[00:06:17] Natalie: Yeah, I really like that. I think that knowing the kind of life cycle of your client and you guys are a CPA firm, so it's a lot of heavy lifting at the very beginning onboarding a client. And a lot of their own, they're doing a lot of heavy lifting too, getting you everything you need.
[00:06:34] Making sure that experience is a great experience is so critical really. And then yeah, then they may not have a lot of needs going on for a while, but I love that. I was thinking, “I would like to receive that from a few of the people I'm spending money with.”
[00:06:37] Jamie:Yeah, for sure.
[00:06:37] Jody: It kinda gives you that transparency, right? It gives you that ability to critique somebody or just say, “Hey, things aren't going well, or things are going great.” Just so that you're not blindsided at the end of the engagement or towards the end of the engagement.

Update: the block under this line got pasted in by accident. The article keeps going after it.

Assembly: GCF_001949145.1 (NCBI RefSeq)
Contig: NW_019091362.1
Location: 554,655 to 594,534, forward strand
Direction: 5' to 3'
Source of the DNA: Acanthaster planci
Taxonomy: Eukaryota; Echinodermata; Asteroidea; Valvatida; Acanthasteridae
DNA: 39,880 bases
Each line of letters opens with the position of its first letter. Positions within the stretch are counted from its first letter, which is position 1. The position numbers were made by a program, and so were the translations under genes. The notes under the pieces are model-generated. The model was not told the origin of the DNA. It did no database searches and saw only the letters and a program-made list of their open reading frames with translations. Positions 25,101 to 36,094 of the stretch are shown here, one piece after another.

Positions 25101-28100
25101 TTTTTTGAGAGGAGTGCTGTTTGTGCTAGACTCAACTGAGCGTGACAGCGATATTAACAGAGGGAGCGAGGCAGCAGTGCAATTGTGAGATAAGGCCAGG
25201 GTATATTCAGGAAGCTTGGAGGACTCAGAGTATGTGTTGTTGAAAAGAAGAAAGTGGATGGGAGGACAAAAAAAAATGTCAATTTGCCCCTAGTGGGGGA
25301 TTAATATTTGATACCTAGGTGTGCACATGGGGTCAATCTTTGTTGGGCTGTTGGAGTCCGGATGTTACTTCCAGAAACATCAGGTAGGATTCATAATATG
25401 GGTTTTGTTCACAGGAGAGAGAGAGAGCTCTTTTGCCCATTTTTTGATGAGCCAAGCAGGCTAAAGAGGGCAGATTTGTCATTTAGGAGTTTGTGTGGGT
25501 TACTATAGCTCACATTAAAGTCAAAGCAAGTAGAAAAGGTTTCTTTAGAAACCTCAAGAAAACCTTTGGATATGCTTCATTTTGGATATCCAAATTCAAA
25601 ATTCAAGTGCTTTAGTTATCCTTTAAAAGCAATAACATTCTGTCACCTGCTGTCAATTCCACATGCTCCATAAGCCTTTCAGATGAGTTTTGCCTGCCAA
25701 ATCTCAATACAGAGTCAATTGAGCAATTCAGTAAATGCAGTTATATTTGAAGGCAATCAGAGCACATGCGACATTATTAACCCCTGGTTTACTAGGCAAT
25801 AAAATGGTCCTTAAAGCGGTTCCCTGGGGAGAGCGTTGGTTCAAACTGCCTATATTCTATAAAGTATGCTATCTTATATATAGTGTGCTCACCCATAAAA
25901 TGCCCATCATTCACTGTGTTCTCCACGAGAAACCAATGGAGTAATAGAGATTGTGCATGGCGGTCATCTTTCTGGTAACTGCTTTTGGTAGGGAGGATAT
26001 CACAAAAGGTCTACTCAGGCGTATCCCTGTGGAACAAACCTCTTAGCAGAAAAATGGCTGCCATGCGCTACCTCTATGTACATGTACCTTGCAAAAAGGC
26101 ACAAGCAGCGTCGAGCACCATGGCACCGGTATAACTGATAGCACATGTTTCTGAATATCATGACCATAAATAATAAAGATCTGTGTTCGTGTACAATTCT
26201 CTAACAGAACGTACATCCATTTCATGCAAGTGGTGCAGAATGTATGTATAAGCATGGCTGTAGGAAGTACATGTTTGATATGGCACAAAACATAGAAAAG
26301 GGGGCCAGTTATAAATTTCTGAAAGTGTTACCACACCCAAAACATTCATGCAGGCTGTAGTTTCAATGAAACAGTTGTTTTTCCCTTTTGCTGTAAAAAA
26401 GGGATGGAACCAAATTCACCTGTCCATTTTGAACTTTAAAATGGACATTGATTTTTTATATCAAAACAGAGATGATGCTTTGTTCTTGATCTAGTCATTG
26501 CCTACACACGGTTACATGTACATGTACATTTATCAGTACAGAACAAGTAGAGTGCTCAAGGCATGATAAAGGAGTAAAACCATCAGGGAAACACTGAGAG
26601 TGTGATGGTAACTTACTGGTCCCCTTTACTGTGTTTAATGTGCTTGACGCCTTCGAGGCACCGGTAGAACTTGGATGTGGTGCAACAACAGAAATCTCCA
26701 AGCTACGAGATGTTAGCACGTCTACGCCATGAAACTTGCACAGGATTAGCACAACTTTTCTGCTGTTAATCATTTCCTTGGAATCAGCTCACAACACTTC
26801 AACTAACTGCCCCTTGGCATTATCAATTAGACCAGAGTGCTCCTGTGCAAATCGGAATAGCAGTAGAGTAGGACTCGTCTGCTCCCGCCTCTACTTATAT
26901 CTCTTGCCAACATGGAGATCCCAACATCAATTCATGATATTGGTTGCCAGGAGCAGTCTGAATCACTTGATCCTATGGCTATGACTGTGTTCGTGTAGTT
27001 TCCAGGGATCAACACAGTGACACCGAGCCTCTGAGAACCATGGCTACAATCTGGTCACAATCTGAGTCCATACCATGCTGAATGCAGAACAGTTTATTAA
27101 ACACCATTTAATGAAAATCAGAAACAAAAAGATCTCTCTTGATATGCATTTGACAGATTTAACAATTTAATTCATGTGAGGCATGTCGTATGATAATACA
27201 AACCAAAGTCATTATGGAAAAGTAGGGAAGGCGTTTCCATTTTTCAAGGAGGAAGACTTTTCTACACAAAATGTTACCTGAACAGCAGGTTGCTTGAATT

[00:07:01] Why are they not renewing? Or whatever that might be. Or maybe they leave and you just never knew they weren't happy, cause your team thought they were happy cuz the team was delivering everything. Maybe they're blind to what the client's views were. And so I think it's important to go both ways.
[00:07:15] Like you'd mentioned the people and the clients view too.